Out in the garden on the morning of the last day of school before classes began, the wind ruffled the petals of the sunflowers. I noticed that one of the sunflowers had the shape of a heart right in the middle of it where the seeds would soon begin to form. How appropriate, I thought. It was quiet out in the sun-filled garden in the morning hush, but I knew the surrounding playground would soon be a swirl of sound and emotion. It would only be a half-day for the kids, and then they would be free for the summer.
Today, elementary school would end for the sixth graders in the school in which I teach. When it was time to go, all the younger kids lined the hallways, clapping for the sixth graders who were walking through the school as students for the last time. I almost made it without crying, winding through the hallways dry-eyed until I neared the front door. Then I made the “mistake” of looking back at my school kids one more time when they were still “mine.” At least three of my boys had tears streaming down their faces, and that was it for me. It’s always the boys that make me feel extra emotional, probably because it is so unusual to see them cry. My eyes blurred with tears, and I couldn’t help sobbing when I stopped outside and hugged everyone goodbye, one by one. I’d spent every school day for the last 10 months with them, and I felt more than a tenuous attachment to them. Not only were they physically stepping out the door of the elementary school for the last time, their hearts fluttering like the wings of small birds, they were stepping into the next stage of their lives. For them, it was a scary, bittersweet, truthful moment, but one filled with the hope and eager anticipation of what will come next. For me it was the sweet-sad ending to a good year with a nice group of kids, some of whom I might never see again.
I remembered on the first day of school some of the boys sitting in their seats, near their friends, smirking at each other, wanting to see how far they could push their new teacher, see how much they could get away with. Little did they know how they would dissolve into tears on the last day of school at the reality of leaving me. I heard, “I don’t want to leave you!” so many times, and from so many kids. But I also know that now, after school, their tears are forgotten, they are already hanging out with their friends and classmates, looking forward to junior high next year. That is what they should be doing, enjoying the moment.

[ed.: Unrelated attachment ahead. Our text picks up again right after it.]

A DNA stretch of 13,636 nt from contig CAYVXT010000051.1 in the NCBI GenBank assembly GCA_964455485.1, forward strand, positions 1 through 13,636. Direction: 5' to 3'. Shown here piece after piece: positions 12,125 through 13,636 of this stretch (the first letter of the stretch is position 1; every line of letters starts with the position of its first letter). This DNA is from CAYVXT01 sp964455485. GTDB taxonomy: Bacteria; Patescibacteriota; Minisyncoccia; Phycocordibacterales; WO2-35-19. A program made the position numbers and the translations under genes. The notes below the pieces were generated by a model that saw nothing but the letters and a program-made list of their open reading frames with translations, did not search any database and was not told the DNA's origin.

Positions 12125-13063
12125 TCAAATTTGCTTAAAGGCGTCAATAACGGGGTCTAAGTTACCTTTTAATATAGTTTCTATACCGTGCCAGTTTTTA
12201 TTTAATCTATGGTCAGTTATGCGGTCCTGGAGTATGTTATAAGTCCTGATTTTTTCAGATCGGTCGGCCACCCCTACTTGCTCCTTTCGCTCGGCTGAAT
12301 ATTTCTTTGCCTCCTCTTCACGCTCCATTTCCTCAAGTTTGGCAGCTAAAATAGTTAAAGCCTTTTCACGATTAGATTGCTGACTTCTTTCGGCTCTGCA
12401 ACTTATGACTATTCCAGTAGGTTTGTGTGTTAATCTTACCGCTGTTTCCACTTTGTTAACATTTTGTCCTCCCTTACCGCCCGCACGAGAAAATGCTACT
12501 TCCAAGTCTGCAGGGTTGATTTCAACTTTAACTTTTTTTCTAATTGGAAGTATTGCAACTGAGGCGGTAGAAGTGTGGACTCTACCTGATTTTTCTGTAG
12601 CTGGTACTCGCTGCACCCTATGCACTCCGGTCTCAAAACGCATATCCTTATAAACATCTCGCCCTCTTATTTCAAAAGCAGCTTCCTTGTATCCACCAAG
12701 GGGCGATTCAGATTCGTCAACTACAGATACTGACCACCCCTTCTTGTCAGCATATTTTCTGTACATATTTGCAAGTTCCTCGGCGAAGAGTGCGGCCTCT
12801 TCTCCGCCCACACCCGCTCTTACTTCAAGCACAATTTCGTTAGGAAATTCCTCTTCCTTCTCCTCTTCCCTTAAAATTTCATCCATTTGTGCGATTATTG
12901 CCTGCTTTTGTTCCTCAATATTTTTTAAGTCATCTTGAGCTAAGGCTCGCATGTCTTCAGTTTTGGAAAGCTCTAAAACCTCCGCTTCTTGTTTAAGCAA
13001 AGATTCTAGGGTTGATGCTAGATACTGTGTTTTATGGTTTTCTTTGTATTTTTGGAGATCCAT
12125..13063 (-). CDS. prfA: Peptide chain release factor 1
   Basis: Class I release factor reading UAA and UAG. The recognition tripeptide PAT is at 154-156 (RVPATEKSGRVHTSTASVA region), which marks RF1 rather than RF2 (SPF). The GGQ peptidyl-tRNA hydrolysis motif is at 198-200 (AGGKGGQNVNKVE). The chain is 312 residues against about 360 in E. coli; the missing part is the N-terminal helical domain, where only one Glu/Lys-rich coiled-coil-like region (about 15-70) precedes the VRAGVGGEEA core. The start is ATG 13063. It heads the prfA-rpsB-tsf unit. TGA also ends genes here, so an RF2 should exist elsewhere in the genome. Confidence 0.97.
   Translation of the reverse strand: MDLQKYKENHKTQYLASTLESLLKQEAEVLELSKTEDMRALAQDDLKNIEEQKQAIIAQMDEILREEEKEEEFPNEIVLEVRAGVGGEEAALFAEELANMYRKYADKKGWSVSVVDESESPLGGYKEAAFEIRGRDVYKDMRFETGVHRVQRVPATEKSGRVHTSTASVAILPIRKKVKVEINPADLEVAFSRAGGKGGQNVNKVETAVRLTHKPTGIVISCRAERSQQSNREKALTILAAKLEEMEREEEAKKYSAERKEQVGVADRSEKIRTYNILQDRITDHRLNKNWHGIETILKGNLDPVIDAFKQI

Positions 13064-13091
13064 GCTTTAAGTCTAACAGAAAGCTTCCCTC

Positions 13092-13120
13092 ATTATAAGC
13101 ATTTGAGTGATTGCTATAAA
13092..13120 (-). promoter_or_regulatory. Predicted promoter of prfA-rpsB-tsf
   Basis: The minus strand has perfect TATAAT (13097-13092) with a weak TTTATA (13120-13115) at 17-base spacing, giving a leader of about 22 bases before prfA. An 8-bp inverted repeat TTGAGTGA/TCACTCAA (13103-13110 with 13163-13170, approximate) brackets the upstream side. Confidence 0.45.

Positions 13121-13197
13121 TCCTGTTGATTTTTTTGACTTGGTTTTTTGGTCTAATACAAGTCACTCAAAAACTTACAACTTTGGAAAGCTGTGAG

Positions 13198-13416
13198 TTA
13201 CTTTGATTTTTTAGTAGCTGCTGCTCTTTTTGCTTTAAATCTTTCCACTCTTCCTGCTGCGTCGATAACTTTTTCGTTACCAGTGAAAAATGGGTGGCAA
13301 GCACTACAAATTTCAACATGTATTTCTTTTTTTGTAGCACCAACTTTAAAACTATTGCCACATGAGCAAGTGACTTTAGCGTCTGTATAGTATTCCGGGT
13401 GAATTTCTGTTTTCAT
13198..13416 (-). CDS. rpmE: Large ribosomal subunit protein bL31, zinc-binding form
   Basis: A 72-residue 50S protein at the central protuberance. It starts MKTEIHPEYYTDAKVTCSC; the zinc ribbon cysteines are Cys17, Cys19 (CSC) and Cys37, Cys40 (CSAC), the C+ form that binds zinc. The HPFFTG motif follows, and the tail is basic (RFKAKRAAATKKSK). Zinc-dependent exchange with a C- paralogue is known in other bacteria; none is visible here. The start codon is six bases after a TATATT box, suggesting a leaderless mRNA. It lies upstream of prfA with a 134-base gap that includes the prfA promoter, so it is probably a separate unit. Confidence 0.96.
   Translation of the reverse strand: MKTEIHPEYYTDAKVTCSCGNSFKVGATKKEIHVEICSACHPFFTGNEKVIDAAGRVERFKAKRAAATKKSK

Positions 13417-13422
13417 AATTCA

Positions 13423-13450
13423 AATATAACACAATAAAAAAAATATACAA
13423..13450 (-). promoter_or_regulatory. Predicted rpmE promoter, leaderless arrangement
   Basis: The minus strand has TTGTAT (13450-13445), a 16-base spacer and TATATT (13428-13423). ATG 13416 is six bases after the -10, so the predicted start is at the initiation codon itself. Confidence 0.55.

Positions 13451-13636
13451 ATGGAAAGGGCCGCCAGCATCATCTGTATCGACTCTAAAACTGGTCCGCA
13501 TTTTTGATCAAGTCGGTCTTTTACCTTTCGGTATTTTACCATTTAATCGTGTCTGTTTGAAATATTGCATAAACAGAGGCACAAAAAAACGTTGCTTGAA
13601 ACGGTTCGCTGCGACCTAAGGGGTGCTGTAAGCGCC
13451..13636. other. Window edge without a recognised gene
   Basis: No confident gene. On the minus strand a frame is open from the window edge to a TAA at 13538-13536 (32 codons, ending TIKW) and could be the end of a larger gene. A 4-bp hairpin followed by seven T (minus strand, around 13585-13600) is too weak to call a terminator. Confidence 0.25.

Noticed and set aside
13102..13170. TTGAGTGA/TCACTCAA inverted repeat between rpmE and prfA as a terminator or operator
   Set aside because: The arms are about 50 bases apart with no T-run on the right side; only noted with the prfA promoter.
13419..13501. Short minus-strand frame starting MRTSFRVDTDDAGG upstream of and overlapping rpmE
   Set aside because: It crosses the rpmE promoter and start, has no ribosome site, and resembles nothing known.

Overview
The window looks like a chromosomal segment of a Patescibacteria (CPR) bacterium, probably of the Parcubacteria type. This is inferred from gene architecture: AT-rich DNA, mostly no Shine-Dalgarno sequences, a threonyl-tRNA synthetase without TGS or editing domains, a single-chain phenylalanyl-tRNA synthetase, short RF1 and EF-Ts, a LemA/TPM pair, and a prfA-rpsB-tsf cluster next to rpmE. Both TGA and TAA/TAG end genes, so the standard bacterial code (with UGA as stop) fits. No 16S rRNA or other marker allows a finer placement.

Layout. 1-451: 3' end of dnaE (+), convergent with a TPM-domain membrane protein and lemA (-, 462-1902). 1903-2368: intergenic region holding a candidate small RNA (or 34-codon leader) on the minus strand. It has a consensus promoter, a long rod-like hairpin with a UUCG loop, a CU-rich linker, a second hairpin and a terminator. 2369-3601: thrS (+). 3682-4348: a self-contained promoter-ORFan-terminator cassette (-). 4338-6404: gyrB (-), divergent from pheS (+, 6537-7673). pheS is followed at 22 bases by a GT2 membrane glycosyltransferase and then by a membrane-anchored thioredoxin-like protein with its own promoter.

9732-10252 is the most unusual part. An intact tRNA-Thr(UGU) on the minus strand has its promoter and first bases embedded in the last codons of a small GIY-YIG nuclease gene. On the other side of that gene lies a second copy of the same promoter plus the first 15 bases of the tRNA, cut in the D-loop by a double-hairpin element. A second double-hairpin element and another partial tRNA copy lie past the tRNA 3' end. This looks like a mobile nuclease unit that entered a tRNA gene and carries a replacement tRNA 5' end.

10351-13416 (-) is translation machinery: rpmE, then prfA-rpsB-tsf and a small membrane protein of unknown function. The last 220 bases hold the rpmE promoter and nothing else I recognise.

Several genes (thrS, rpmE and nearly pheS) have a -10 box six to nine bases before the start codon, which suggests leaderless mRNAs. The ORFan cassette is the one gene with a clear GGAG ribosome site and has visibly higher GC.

After the sixth graders left with their parents, I went out to take some of the other kids to the buses. The same little kids that walked with me out to the bus last year at this time did so again today. I noticed how much they’d grown up since we did this walk together a year ago. Surprisingly, I noticed more sad faces than happy ones, and the twin boys that are always with me at the front of the line had tears running down their cute faces as well. I remembered my days as a student in elementary school when we couldn’t get out of the doors fast enough on the last day, laughing and screaming because we were free for the summer. How times have changed, it seems.
The kids boarded their school buses, and the driver of the very last bus that arrived remarked, “What do you guys do to these kids? None of my other schools have kids that are crying!” He was joking, but then I thought about it as I slowly walked back to the school. Our kids must feel the environment of safety, love, and success that we give them at our school. That is the amazing, extraordinary thing that I have felt every year of the 15 years our school has been open – we have always been a loving, caring community of adults who all work hard together to give our kids the best they can get for success in life. No matter what their home life is like, they can trust that our school is a good place for them.
The day ended with me in the garden again, this time I was watering the sunflowers and other plants after everyone had gone, listening to a pool party going on over on the other side of the block fence. I heard the Macarena being played and thought they’re still playing that old thing? I smiled to myself. It was obviously older kids, having a good time. See? The school year forgotten already, the summer is before them, and now they can relax and recharge, just as the teachers will do.
We are all tired now, but content, going through our paperwork and making plans for next year, cleaning up our rooms. The end of May gives us closure to another whirlwind school year. When August comes, the circle begins with a new group of kids, and by then I will be ready to do it all again.